Comment on "Rituximab in patients with chronic inflammatory demyelinating polyradiculoneuropathy: a report of 13 cases and review of the literature"
I read with interest the paper by Benedetti et al., entitled 'Rituximab in patients with chronic inflammatory demyelinating polyradiculoneuropathy: a report of 13 cases and review of the literature'(1). Rituximab, a monoclonal antibody that binds to the CD20 antigen on B- lymphocytes, has been approved to eliminate B cell precursors, normal and malignant B cells and to reduce antibody titers (2,3). Some authors argued that the benefit of Rituximab may be exerted by reducing the pathogenic antibodies or by inducing immunoregulatory T cells (4). Chronic polyneuropathies associated with IgM paraproteinemia (almost 50% have high serum titers of anti-MAG antibodies) indicate either an underlying monoclonal gammopathy of undetermined significance (MGUS) or a malignant plasma cell dyscrasia. In chronic inflammatory demielinating poliradiculoneuropathy (CIDP), the immunopathological processes are still unclear. Benedetti et al described 13 CIDP patients, 5 without haematological disease, 4 had MGUS, 2 had lymphoma, 1 had Waldestrom macroglobulinemia and 1 had idiopathic thrombocytopenic purpura. Peripheral blood immunophenotypes before treatment have not been reported. The patient #1 (see Table 1), who had been previously described (5), had a small lymphocyitic B-cell lymphoma CD20 and the dramatic improvement after Rituximab therapy supported a role of B cells in the pathogenesis of polyneuropathy (6) The immunologic status of the other patients with CIDP has not been described in detail, placing an issue on which target rituximab acted, particularly for patients without hematologic malignancies . It is likely that patients with IgM MGUS, Waldenstrom macroglobulinemia and non-Hodgkin's lymphoma were affected by chronic polyneuropathies associated with IgM paraproteinemia, all Rituximab responsive. Electrophysiological data, available in 6 patients, have not been reported. I would like to ask the authors to provide information in order to explain that 10% changes in motor conduction velocity (MCV) values are considered as indicators of therapeutic efficacy. Recently, some authors have reported that INCAT dysability score and Medical Research Council sum score (MRC) correlated with improvement in compound muscle action potential (CMAP) amplitudes of nerves tested (7). The increase in CMAP amplitude, and not MCV, may explain the muscle strength improvement.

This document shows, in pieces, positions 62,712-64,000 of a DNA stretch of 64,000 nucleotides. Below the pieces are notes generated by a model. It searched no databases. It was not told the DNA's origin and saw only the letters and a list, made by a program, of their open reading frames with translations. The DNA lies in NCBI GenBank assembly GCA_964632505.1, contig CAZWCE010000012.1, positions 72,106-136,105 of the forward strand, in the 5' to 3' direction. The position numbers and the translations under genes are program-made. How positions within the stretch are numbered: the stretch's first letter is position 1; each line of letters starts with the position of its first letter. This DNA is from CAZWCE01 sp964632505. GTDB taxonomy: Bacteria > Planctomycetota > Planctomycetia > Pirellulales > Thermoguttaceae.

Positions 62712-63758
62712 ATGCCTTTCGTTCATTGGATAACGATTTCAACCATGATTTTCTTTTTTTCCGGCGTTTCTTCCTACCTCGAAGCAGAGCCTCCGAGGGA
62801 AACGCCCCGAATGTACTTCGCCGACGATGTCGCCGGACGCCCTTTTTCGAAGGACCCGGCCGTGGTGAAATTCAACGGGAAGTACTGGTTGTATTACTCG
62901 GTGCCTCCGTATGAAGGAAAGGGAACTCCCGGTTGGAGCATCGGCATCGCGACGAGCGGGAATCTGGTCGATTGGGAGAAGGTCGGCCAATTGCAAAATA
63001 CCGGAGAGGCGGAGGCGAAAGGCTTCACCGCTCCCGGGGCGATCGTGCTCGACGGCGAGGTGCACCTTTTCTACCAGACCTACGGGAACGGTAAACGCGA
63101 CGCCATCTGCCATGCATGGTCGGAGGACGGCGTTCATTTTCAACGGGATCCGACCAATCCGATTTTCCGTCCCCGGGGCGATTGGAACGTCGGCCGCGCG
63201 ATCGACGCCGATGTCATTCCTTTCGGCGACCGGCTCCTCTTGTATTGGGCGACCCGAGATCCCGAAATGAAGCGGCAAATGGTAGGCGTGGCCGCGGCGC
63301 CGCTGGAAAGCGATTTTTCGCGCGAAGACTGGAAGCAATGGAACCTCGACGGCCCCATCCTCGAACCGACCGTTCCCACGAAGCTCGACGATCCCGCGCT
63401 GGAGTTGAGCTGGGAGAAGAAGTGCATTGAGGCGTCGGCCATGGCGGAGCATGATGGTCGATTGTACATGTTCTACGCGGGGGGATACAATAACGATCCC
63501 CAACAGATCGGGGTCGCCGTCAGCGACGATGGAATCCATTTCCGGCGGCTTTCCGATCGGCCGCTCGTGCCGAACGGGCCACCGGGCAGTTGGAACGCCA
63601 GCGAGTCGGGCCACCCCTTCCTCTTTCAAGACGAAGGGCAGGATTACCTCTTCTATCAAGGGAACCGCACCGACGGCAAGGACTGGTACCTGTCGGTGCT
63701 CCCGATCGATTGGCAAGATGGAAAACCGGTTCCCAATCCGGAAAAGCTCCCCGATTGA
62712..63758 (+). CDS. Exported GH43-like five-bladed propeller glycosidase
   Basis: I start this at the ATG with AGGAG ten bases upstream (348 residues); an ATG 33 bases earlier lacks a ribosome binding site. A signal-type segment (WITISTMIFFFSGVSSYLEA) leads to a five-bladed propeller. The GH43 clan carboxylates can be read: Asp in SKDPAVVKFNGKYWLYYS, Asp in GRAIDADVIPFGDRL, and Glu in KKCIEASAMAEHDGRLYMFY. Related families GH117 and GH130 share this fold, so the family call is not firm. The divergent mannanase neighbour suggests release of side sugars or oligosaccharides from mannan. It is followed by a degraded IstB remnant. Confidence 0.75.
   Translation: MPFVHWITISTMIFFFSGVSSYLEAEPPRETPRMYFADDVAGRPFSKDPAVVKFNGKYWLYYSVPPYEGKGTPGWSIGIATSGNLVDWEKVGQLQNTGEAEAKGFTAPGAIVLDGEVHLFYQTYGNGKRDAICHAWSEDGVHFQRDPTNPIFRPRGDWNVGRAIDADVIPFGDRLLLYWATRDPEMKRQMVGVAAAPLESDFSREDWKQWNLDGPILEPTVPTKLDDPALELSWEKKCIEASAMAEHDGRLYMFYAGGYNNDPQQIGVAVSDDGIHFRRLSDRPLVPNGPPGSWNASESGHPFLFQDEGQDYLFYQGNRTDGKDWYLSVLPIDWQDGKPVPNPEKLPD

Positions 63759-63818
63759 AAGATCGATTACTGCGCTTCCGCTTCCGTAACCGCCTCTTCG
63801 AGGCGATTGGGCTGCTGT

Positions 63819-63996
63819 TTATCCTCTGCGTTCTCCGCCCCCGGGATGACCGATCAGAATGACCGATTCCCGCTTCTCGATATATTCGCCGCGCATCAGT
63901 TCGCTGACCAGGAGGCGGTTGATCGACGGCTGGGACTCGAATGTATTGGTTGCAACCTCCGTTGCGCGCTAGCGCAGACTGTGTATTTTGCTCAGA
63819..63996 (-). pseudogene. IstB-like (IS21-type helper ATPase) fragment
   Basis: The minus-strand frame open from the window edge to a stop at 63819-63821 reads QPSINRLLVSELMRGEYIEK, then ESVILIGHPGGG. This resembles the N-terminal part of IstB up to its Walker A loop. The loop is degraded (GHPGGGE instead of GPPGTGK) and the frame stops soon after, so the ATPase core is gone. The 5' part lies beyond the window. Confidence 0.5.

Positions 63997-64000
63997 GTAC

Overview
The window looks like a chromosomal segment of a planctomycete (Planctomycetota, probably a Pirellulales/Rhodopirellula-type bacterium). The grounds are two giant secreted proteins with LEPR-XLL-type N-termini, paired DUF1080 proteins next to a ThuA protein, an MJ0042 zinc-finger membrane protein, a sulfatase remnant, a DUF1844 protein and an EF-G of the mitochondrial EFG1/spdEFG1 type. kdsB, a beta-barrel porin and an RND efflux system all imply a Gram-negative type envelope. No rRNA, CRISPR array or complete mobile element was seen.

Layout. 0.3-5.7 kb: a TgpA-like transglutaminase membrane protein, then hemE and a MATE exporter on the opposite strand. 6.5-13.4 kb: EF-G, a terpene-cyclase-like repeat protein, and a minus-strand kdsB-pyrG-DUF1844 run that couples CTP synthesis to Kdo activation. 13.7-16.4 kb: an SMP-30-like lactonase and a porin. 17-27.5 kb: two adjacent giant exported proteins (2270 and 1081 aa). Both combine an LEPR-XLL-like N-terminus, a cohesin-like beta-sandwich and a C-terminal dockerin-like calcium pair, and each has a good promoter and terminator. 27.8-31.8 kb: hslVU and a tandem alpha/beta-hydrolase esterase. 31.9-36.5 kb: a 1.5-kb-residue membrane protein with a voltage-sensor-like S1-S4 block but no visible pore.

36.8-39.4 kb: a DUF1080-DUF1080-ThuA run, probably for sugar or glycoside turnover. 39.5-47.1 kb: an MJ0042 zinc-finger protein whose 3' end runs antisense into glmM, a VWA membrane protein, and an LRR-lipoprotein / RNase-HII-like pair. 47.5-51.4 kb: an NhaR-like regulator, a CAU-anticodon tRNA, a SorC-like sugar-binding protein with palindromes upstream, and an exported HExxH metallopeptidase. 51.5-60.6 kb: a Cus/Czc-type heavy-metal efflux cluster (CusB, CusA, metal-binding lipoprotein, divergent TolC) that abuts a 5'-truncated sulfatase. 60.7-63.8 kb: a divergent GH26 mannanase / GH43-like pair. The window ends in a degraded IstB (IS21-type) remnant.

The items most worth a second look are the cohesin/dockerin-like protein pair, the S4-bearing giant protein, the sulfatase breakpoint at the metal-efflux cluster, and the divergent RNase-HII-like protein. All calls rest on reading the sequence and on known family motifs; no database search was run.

1. Benedetti L, Briani C, Franciotta D, Fazio R. Rituximab in patients with chronic inflammatory demyelinating polyradiculoneuropathy: a report of 13 cases and review of the literature. J Neurol Neurosurg Psychiatry. 2010 Jul 16. [Epub ahead of print]
2. Dalakas MC. B cells in the pathophysiology of autoimmune neurological disorders: a credible therapeutic target. Pharmacol Ther. 2006;112(1):57- 70
3. Dalakas MC. Invited article: inhibition of B cell functions: implications for neurology. Neurology. 2008;70(23):2252-60.
4. Dalakas MC, Rakocevic G, Salajegheh M, Dambrosia JM, Hahn AF, Raju R et al. Placebo-controlled trial of rituximab in IgM anti-myelin-associated glycoprotein antibody demyelinating neuropathy. Ann Neurol. 2009 Mar;65(3):286-93.
5. Briani C, Zara G, Zambello R et al. Rituximab-responsive CIDP. Europ J Neurol 2004;11:788-91
6. Briani C, Zambello R, Cavallaro T, Ferrari S, Lucchetta M, Pollanz S, Grisold W. Improvement of peripheral nervous system manifestations of B- cell non-Hodgkin's lymphoma after rituximab therapy. J Peripher Nerv Syst. 2009 Jun;14(2):146-8
7. Bril V, Banach M, Dalakas MC, Deng C, Donofrio P, Hanna K et al. Electrophysiologic correlations with clinical outcomes in CIDP. Muscle Nerve. 2010 Jul 21. [Epub ahead of print]
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